After the devastation in Europe following the World War, the United States had few viable trading partners that had something to return for their goods. Thus, in the United States, there was a surplus of products and not a large enough at which market to sell. At first, this lowered prices for the products since the abundance was so massive, and that helped the economy. Then, businesses realized that they could get away with having less workers, producing less, and charging more. This caused mass unemployment to begin as the economy began to rebalance itself. (“Post-World War Recession”; United States History) However, there was another issue, and Hoover decided to address this with the powerful hand of the federal government. There were still viable countries importing goods into the United States for cheaper prices than what the businesses in the United States could match even with the large stockpiles of products. Realizing this, Herbert Hoover and his administration had an idea. Since those countries were able to keep the market inflated and products flowing in, he made it part of his platform that those countries were killing jobs. Already before Hoover’s inauguration and tariff plan, there was a 40 percent tariff upon many goods entering into the United States. (Fordney-McCumber Act) The Smoot-Hawley Act, Hoover’s proposition, raised the average tariff on all goods by 20 percent. For those who are unsure, a tariff is a tax upon an imported good. (“Smoot-Hawley Tariff Act”; Encyclopedia Britannica) Just like other taxes, they drive the prices of those goods higher in order to make sure the producer ends up making a profit. While outside goods went up in price, American-made goods went up in price to match it. Since there was no longer much competition from other companies in other nations, the companies here raised prices in order to absorb as much income as possible. On top of this, the other nations with which we were trading responded by having tariffs of their own. Our exports declined to a mere trickle, and the overproduction here roared on at an ever-increasing rate.Through this and a string of other things, the Great Depression had started, and FDR followed Hoover’s failed presidency as the very liberal President who started the modern-day bureaucracy and national debt problems. (Herbert Hoover; History)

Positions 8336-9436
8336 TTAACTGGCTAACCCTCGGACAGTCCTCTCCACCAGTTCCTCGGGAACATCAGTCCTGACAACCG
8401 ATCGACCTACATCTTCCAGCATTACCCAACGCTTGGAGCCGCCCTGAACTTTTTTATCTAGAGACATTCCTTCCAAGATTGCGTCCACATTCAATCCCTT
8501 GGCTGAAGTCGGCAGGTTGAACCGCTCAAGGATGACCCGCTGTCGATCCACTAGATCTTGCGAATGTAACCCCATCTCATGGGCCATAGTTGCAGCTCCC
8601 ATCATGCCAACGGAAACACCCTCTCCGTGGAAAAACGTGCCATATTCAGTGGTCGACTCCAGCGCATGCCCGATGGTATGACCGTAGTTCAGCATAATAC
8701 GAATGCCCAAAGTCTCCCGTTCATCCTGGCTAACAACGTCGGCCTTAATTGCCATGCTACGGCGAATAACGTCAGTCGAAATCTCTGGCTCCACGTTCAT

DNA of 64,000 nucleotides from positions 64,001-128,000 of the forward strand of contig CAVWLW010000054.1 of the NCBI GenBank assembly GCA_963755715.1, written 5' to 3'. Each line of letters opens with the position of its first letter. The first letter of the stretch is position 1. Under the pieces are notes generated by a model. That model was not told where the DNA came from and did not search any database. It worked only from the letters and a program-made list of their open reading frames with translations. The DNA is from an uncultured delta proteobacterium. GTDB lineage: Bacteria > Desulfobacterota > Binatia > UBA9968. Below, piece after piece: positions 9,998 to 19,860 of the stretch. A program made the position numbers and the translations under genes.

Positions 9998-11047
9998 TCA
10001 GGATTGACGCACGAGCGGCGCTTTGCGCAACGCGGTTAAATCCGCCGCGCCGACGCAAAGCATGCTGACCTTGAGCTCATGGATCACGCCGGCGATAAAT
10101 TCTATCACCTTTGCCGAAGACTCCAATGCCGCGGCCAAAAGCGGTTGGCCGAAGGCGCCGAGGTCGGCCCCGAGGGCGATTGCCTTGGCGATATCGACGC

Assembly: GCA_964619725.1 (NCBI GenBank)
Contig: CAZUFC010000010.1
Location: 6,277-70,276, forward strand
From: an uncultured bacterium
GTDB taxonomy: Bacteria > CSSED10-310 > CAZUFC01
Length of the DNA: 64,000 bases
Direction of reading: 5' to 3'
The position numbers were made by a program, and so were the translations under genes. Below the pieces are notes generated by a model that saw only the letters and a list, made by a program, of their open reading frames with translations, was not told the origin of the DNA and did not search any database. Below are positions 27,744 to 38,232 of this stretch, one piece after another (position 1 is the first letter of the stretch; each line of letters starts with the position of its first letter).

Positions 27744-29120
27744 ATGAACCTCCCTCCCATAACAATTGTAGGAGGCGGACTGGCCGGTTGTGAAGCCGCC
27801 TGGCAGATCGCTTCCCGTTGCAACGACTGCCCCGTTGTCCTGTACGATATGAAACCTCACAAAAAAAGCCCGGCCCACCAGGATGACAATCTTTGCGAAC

In January, Trump met with the New York Times and stated that he would like to have a 45 percent tariff on China-that is ALL products imported from China. (“The Problem with Trump’s Protectionist Tariffs”; National Review) Conflicting with this, on his website “Issues” page, Trump says, “they are going to pay a 35% tax” (Trump: Make America great again!; “Issues”) Either way, the conditions caused by just one of his policies is of Great Depression inducing material. On top of this, if history truly does repeat, we will have another liberal president that will massively expand the bureaucracy, control the Supreme Court, and leave a legacy lasting an entire century. At that point, liberty will have been dealt a grievous wound as America would struggle to ever recover. Should Trump fail to realize the gravity of the situation, freedom and liberty may very well suffer dearly. Here at Liberty & Logic we would encourage Trump to open a history book and do a little research. Perhaps he should read the Constitution, the Declaration of Independence, and study American History to see where we’ve gone wrong before, what we’ve done well, and how we actually can make America great again.


Author: James Kurlich

Questions? Ask away at

Works Cited:

History. “Herbert Hoover”. History Channel, n.d. June 21, 2016

“Post-World War I Recession”. United States History, n.d. June 21, 2016

Encyclopedia Britannica. “Smoot-Hawley Tariff Act”. n.d. June 21, 2016

Jim Geraghty, National Review. “The Problem with Trump’s Protectionist Tariffs”. Web. Mar 8 2016. June 21, 2016

Donald J. Trump, Donald J. Trump for President!,  Trump: Make America great again! “Issues”, Donald J. Trump for President, Inc. Web. June 16, 2015. June 21 , 2016

Hillary Campaign Admin., n.a., Hillary for America, 2016 Hillary for America. June 21, 2016.